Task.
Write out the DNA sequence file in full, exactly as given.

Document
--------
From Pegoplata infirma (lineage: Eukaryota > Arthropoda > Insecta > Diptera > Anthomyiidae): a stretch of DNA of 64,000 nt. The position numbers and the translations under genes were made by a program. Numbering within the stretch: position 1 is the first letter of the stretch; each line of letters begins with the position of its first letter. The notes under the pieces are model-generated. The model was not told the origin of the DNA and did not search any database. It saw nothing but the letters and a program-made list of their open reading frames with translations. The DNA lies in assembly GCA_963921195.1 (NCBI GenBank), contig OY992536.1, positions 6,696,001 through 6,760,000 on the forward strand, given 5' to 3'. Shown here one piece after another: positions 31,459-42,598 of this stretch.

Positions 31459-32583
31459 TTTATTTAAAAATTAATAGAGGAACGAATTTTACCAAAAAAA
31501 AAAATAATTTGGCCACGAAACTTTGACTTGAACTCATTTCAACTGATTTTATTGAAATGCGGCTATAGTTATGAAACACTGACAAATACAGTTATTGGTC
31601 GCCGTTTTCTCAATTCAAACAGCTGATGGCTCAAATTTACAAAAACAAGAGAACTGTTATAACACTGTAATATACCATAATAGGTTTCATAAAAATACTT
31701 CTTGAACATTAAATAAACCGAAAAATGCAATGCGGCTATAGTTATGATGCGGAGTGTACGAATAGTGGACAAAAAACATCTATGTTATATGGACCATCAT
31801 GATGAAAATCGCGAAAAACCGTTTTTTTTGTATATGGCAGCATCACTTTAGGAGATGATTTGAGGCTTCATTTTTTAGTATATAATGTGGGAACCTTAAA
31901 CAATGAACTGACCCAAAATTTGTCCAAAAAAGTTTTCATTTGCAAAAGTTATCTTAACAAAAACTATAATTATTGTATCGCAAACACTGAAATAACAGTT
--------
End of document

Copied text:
From Pegoplata infirma (lineage: Eukaryota > Arthropoda > Insecta > Diptera > Anthomyiidae): a stretch of DNA of 64,000 nt. The position numbers and the translations under genes were made by a program. Numbering within the stretch: position 1 is the first letter of the stretch; each line of letters begins with the position of its first letter. The notes under the pieces are model-generated. The model was not told the origin of the DNA and did not search any database. It saw nothing but the letters and a program-made list of their open reading frames with translations. The DNA lies in assembly GCA_963921195.1 (NCBI GenBank), contig OY992536.1, positions 6,696,001 through 6,760,000 on the forward strand, given 5' to 3'. Shown here one piece after another: positions 31,459-42,598 of this stretch.

Positions 31459-32583
31459 TTTATTTAAAAATTAATAGAGGAACGAATTTTACCAAAAAAA
31501 AAAATAATTTGGCCACGAAACTTTGACTTGAACTCATTTCAACTGATTTTATTGAAATGCGGCTATAGTTATGAAACACTGACAAATACAGTTATTGGTC
31601 GCCGTTTTCTCAATTCAAACAGCTGATGGCTCAAATTTACAAAAACAAGAGAACTGTTATAACACTGTAATATACCATAATAGGTTTCATAAAAATACTT
31701 CTTGAACATTAAATAAACCGAAAAATGCAATGCGGCTATAGTTATGATGCGGAGTGTACGAATAGTGGACAAAAAACATCTATGTTATATGGACCATCAT
31801 GATGAAAATCGCGAAAAACCGTTTTTTTTGTATATGGCAGCATCACTTTAGGAGATGATTTGAGGCTTCATTTTTTAGTATATAATGTGGGAACCTTAAA
31901 CAATGAACTGACCCAAAATTTGTCCAAAAAAGTTTTCATTTGCAAAAGTTATCTTAACAAAAACTATAATTATTGTATCGCAAACACTGAAATAACAGTT